Fetterman tells Columbia president amid protests: ‘Do your job or resign’

Sen. John Fetterman (D-Pa.) called on the president of Columbia University to do her “job or resign” amid ongoing unrest and heightened concern for Jewish students’ safety on campus.

In a post on social platform X, Fetterman compared aspects of the anti-Israel protests to the infamous Charlottesville rally in 2017, when white supremacists chanted “Jews will not replace us” near the campus of the University of Virginia.

“I fully agree with the White House — these ‘protests’ are antisemitic, unconscionable, and dangerous. Add some tiki torches and it’s Charlottesville for these Jewish students,” Fetterman wrote in a statement Sunday night.

“To @Columbia President Minouche Shafik: do your job or resign so Columbia can find someone who will,” he continued.

Dozens of students have camped out on tents in the middle of Columbia’s campus in New York City. The university was not allowing city police onto campus Monday, a contrast to last week when hundreds of protesters were arrested. Dozens of students were arrested at Yale University in New Haven, Conn., after refusing to leave a similar encampment.

The protests reflect a growing frustration, particularly among young American activists, who take issue with the Biden administration’s ongoing support for Israel’s war in Gaza. While many protests have reportedly remained peaceful, an uptick in antisemitic incidents has provoked fear in Jewish students on campuses throughout the country.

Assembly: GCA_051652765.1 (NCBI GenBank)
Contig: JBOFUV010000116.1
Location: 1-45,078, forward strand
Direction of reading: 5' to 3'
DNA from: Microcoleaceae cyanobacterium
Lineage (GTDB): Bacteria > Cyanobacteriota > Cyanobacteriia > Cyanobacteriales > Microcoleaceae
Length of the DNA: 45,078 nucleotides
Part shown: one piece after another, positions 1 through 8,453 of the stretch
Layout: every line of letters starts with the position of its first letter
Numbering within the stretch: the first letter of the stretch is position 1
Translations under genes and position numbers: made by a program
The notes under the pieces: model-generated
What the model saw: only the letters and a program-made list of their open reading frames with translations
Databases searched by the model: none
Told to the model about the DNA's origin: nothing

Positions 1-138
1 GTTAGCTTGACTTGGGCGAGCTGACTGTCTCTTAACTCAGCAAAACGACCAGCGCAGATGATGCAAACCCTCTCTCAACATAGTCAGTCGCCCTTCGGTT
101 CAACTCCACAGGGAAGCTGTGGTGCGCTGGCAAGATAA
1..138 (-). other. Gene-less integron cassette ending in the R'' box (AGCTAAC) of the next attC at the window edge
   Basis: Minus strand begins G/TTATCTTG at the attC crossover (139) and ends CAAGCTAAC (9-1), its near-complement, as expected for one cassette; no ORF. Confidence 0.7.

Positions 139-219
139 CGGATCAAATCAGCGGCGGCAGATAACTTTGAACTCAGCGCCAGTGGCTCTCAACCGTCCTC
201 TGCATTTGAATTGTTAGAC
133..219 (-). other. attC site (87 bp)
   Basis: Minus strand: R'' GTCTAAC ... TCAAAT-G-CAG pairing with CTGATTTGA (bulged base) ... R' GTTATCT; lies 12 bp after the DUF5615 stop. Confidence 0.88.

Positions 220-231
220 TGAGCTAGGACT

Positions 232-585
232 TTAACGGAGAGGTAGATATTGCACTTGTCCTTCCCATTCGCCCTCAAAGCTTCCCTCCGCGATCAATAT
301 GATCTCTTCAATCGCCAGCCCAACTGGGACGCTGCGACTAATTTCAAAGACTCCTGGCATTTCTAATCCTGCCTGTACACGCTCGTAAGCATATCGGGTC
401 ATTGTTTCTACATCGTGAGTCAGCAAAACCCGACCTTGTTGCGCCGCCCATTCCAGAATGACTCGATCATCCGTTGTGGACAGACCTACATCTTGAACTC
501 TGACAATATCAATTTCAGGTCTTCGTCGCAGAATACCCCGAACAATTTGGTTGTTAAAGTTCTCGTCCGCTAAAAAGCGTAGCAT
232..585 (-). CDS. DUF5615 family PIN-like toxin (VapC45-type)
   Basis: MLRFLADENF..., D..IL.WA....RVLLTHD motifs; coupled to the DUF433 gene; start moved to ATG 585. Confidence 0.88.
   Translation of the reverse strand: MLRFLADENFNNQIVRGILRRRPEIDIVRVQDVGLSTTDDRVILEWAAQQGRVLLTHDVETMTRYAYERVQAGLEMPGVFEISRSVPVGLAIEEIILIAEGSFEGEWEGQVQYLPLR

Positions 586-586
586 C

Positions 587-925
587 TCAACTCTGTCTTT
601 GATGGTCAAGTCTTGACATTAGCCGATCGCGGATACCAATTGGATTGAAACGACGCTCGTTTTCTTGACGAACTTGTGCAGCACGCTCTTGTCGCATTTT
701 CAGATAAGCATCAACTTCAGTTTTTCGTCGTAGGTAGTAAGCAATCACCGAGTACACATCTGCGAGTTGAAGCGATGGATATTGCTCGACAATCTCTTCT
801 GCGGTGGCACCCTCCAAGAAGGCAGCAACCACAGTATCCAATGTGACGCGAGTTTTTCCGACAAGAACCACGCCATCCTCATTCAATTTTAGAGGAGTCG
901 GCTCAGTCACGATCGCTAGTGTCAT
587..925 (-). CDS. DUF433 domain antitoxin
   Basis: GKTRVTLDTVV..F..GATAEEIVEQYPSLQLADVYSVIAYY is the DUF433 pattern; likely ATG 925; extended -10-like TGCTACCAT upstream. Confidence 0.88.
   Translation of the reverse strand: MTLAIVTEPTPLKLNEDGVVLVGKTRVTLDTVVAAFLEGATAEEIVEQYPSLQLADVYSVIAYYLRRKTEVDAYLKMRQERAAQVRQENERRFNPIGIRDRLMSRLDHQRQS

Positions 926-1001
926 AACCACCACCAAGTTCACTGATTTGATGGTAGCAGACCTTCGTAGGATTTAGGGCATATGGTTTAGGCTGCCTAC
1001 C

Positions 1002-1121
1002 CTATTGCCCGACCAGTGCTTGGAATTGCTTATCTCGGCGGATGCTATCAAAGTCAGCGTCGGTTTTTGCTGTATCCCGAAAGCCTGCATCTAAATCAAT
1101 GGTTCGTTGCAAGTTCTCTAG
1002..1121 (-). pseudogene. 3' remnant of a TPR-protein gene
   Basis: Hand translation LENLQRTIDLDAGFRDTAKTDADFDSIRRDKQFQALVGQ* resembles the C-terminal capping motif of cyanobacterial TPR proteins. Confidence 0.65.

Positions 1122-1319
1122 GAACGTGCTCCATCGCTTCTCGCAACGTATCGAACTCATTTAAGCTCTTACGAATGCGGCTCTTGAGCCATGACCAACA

The White House on Sunday condemned calls for “violence and physical intimidation targeting Jewish students” as protests continued at colleges in the country.

Ilhan Omar’s daughter says she’s been ‘basically evicted’ after suspension

“While every American has the right to peaceful protest, calls for violence and physical intimidation targeting Jewish students and the Jewish community are blatantly Antisemitic, unconscionable, and dangerous — they have absolutely no place on any college campus, or anywhere in the United States of America,” White House deputy press secretary Andrew Bates said in a statement shared with The Hill.

Protest leaders released a statement on Sunday calling the incidents a “distraction” carried out by “inflammatory individuals who do not represent us.”

“We firmly reject any form of hate or bigotry and stand vigilant against non-students attempting to disrupt the solidarity being forged among students,” they continued.

Fetterman’s statement came ahead of the Columbia president’s announcement Monday that the university would hold all classes virtually “to deescalate the rancor and give us all a chance to consider next steps.”

That decision followed a reported call from one campus rabbi for Jewish students to return home “as soon as possible,” citing safety concerns ahead of the start of the Jewish holiday of Passover Monday evening.

“What we are witnessing in and around campus is terrible and tragic. The events of the last few days, especially last night, have made it clear that Columbia University’s Public Safety and the NYPD cannot guarantee Jewish students’ safety in the face of extreme antisemitism, and anarchy,” a rabbi for the Orthodox community at Columbia/Barnard told students in a WhatsApp message, CNN anchor Jake Tapper reported Sunday.

The Hill has reached out to Fetterman’s Senate office and Shafik’s office at Columbia University.

For the latest news, weather, sports, and streaming video, head to The Hill.